Abstract 6149: Relationship of Metabolic Syndrome to Incident Aortic Valve Calcium and Aortic Valve Calcium Progression: The Multi-Ethnic Study of Atherosclerosis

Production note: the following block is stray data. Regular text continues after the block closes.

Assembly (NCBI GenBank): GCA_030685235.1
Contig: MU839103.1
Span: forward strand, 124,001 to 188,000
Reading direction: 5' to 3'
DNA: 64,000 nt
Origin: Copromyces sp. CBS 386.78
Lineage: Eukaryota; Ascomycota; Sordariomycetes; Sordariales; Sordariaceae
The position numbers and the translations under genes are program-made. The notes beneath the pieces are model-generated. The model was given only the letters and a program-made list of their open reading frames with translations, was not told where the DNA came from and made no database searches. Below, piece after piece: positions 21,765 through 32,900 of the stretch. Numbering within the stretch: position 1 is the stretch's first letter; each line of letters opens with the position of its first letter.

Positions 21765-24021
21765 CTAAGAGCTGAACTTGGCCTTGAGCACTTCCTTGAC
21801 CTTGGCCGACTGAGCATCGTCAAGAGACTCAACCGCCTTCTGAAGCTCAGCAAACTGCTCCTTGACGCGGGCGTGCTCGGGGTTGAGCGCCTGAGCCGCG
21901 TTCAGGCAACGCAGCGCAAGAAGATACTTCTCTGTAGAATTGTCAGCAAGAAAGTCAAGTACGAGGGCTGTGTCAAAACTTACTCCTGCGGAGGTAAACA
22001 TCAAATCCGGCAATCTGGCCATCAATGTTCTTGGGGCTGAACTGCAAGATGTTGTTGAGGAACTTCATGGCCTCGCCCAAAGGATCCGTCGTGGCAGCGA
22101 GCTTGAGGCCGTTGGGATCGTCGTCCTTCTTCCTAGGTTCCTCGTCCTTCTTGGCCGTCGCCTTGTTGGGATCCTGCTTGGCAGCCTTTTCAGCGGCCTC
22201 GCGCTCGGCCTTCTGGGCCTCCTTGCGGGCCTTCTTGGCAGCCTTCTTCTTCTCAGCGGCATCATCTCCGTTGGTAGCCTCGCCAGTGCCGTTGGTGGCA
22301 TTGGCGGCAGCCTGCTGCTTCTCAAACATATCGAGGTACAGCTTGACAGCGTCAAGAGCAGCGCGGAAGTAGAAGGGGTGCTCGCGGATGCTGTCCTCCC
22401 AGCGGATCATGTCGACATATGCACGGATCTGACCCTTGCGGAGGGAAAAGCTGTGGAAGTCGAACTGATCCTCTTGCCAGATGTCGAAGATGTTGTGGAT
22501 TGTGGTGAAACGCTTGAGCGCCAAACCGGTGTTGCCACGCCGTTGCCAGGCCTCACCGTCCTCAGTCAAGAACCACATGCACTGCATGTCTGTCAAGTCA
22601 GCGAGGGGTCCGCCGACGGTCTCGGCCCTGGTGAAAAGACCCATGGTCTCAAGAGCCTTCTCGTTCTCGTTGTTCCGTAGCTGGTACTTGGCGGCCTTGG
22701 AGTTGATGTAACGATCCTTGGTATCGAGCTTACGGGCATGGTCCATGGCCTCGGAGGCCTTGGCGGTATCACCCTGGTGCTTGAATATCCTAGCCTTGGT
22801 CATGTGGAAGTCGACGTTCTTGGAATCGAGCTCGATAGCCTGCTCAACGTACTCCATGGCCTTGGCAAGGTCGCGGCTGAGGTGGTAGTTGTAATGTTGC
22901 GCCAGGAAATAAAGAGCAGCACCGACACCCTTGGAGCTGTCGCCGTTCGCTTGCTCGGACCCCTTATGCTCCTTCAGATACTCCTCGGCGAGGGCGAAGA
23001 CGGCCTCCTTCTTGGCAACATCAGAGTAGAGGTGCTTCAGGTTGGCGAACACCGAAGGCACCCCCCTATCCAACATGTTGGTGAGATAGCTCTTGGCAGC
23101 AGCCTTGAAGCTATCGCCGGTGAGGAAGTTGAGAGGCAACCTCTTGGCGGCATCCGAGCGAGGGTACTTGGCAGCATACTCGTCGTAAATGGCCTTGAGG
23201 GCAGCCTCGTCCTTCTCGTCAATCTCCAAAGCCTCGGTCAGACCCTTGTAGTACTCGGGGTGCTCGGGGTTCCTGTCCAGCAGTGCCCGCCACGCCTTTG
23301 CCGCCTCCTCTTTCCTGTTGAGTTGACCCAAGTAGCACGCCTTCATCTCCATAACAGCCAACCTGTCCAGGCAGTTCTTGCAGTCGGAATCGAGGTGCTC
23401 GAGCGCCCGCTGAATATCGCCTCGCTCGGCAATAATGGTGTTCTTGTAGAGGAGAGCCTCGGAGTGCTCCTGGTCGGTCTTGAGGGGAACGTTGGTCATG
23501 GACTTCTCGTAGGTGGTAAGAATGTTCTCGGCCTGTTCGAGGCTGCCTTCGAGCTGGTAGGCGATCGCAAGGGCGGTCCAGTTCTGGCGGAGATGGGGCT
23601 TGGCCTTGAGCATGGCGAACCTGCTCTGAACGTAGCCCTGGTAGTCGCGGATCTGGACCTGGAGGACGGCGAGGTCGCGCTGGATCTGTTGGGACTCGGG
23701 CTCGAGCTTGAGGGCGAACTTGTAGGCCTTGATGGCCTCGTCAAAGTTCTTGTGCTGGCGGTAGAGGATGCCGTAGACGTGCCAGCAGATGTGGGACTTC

Metabolic syndrome (MetS) recently has been associated with increased risks for prevalent aortic valve calcium (AVC), aortic stenosis progression, and bioprosthetic aortic valve degeneration. However, it is not known whether MetS is associated with increased risks for the development of new (“incident”) AVC or for progression of established AVC, as assessed by serial computed tomography (CT) scans. The relationships of MetS or its components, as well as of diabetes mellitus (DM) to risks for incident AVC or AVC progression were studied among participants with CT scans performed at baseline and at either Year 2 or Year 3 examinations in the Multi-Ethnic Study of Atherosclerosis (MESA). Of 5,723 MESA participants meeting criteria for inclusion, 1,674 had MetS by Adult Treatment Panel (ATP) III criteria, while 761 had DM. Among the 5,123 participants without baseline AVC, risks for incident (“new”) AVC were increased significantly for MetS in men (adjusted OR 1.93, 95% CI 1.24 to 3.00) or DM (adjusted OR 2.27, 95% CI 1.35 to 3.83), but not in women. Among the 600 participants with baseline AVC, MetS was associated with significantly increased AVC progression in men [median Agatston AVC score increase = 13.1 (95% CI 3.4 to 26.5) Agatston units/year, p<0.05], but not in women. In the MESA cohort, MetS was associated with significant increases in both incident (“new”) AVC and AVC progression in men, raising the possibility that MetS may be a potential therapeutic target to prevent AVC development or to inhibit its progression.